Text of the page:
The winter is over, the spring buds are awakening, so let me now introduce our summer schedule, which is full of good things to look forward to. (signature) E-mail disclaimer (part extract) We have an environmentally friendly e-mail policy and hope you share this with us. When we print an e-mail, we make sure we use recycled paper and we dispose of it responsibly. Please pass the message on! An ideal solution for your needs Many thanks for your e-mail and for setting out your precise requirements. I have pleasure in enclosing what I think you may see as the perfect solution, which has the added bene? t of being well within your budget. Of one thing you can be sure: our company is 100% committed to your satisfaction.

Your support appreciated Very many thanks for your great efforts in coming up with a more affordable and even more helpful solution for our clients. I greatly appreciate your support and they are going to be delighted! ‘Brand you’ is what you make it. Nobody else but you can ? ll in the detail. I cannot tell you how to de? ne your personal brand – but I can encourage you to identify it and not to undermine yourself. Take time to think through the image you wish to present. Link this to the message you also need to project. Then ensure you do this consistently in your memos, e-mails, reports, letters, presentations, website and brochures – in fact, in everything you write in English.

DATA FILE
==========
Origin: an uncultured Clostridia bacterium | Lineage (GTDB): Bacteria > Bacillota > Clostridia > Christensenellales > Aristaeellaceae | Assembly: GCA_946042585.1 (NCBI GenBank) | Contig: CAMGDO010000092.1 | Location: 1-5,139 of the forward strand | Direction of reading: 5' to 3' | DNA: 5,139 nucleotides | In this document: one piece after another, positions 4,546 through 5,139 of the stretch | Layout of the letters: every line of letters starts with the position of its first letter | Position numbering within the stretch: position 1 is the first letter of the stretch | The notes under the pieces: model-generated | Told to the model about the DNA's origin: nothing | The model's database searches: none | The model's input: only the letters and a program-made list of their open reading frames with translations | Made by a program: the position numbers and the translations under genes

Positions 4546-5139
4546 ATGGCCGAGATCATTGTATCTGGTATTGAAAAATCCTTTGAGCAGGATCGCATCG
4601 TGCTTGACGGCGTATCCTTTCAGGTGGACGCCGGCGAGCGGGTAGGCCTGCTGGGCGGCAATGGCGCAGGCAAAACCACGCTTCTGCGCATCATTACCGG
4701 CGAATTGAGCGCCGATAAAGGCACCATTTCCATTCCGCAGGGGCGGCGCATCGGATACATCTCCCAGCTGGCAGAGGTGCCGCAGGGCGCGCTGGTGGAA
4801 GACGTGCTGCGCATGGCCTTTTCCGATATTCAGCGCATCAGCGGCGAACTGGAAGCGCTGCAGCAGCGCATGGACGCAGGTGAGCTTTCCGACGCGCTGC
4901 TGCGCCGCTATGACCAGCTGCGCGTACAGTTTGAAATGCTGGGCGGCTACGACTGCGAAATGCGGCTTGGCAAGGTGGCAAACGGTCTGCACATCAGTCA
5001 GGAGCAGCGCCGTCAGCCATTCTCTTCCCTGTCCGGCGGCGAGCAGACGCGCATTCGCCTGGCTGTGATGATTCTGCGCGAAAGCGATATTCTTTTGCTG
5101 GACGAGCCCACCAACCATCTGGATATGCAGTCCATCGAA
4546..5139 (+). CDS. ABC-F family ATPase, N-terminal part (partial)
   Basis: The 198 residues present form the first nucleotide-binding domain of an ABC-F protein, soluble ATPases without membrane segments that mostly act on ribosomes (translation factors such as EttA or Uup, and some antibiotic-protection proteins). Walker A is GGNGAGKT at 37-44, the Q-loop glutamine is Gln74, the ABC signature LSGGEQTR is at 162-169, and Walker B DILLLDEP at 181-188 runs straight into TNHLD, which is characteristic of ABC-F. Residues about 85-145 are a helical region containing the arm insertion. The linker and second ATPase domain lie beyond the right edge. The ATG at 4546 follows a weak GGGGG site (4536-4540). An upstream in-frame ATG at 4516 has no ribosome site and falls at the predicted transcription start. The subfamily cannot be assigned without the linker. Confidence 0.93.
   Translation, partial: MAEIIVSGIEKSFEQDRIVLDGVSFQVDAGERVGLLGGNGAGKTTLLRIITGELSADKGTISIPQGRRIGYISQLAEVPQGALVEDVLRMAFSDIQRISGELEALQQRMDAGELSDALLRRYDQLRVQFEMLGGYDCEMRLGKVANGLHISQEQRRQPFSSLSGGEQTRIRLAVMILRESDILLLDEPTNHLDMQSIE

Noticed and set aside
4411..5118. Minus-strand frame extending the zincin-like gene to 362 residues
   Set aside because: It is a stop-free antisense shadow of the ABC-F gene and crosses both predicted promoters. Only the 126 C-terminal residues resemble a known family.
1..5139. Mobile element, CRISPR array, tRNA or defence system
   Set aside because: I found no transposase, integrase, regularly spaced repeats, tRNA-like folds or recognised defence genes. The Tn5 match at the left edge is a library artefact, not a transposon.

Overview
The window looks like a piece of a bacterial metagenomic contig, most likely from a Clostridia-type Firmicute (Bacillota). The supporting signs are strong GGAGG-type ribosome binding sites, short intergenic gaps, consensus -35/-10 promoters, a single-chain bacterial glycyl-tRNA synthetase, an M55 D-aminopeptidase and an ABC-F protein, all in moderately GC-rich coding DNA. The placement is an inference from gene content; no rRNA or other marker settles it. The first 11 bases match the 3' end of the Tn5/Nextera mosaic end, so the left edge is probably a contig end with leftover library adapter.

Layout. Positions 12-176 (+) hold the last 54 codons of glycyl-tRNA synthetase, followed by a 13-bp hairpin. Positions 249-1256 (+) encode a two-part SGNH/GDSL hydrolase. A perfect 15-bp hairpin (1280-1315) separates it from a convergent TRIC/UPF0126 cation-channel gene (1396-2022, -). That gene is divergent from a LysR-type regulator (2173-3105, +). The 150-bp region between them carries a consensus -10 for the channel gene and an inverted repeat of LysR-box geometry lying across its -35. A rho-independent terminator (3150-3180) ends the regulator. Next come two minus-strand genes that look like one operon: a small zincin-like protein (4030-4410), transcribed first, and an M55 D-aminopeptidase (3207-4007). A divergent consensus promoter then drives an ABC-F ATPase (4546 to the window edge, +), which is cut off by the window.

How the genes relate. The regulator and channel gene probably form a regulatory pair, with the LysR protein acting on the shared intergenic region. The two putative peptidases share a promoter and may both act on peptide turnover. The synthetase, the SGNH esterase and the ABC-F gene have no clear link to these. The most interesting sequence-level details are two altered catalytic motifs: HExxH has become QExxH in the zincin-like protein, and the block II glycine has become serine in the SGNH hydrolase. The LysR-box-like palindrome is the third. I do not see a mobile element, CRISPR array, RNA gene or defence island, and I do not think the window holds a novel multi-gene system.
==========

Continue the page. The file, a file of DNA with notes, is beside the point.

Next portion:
I cannot stress 24 Make an impact with your written English enough how this can show both brand you and your company brand (or, in the non-commercial sector, your organization’s values) in a good light. Your checklist for action ? In everything you write in English, focus on the message, not just the translation; don’t rely on online translation tools – always review results critically. ? Avoid making your writing over-complicated by choosing dif? cult English words from dictionaries. ? Recognize that it may be better to avoid idioms when writing English across cultures. ? Identify ‘brand you’ and how you should project this positively in your writing. Promote your company or organization values and your personal brand or values in all your writing. ? Do not sell yourself short: be totally professional at all times. ? Make your mark every time you write in English – and elicit favourable responses based on your own sense of pride about what you do. 3 Reading and writing challenges and needs Help your readers It may surprise you to ? nd that even your choice of font or margin layout impact on whether your written English is intrinsically ? t for your international target audience. There is a commercial need to address the overall look and legibility of your writing, as this chapter will show. All readers have needs, whether internal readers within our organization or external readers.